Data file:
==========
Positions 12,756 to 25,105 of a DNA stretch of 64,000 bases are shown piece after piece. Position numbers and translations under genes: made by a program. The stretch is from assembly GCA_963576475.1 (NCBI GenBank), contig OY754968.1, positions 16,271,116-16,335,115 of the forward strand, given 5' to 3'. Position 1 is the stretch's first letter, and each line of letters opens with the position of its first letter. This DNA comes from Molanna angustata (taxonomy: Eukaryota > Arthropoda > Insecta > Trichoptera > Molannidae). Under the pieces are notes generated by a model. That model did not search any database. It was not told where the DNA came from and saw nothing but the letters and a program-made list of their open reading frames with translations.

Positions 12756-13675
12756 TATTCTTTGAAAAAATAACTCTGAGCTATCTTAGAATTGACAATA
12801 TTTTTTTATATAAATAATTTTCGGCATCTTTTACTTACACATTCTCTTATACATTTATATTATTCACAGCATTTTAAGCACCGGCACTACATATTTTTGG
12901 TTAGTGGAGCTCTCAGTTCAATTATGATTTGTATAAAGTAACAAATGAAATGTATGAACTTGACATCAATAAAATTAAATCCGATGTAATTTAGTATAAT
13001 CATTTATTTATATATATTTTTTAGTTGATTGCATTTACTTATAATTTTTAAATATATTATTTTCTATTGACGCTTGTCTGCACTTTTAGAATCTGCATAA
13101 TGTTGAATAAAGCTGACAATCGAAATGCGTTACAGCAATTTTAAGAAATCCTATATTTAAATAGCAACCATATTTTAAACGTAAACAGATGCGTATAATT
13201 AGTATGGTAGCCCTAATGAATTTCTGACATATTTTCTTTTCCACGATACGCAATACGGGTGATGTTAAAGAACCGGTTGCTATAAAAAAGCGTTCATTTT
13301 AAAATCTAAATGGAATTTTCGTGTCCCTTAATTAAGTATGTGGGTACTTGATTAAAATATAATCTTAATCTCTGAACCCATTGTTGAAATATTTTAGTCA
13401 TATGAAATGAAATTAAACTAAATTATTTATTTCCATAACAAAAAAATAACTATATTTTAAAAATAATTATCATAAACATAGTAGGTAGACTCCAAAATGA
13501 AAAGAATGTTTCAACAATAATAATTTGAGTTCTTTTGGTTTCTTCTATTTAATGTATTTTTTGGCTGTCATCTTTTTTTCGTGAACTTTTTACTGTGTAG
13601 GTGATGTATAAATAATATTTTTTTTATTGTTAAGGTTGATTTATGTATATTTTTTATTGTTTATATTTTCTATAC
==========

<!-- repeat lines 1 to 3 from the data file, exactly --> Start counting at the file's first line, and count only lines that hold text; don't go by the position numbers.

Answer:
Positions 12,756 to 25,105 of a DNA stretch of 64,000 bases are shown piece after piece. Position numbers and translations under genes: made by a program. The stretch is from assembly GCA_963576475.1 (NCBI GenBank), contig OY754968.1, positions 16,271,116-16,335,115 of the forward strand, given 5' to 3'. Position 1 is the stretch's first letter, and each line of letters opens with the position of its first letter. This DNA comes from Molanna angustata (taxonomy: Eukaryota > Arthropoda > Insecta > Trichoptera > Molannidae). Under the pieces are notes generated by a model. That model did not search any database. It was not told where the DNA came from and saw nothing but the letters and a program-made list of their open reading frames with translations.

Positions 12756-13675
12756 TATTCTTTGAAAAAATAACTCTGAGCTATCTTAGAATTGACAATA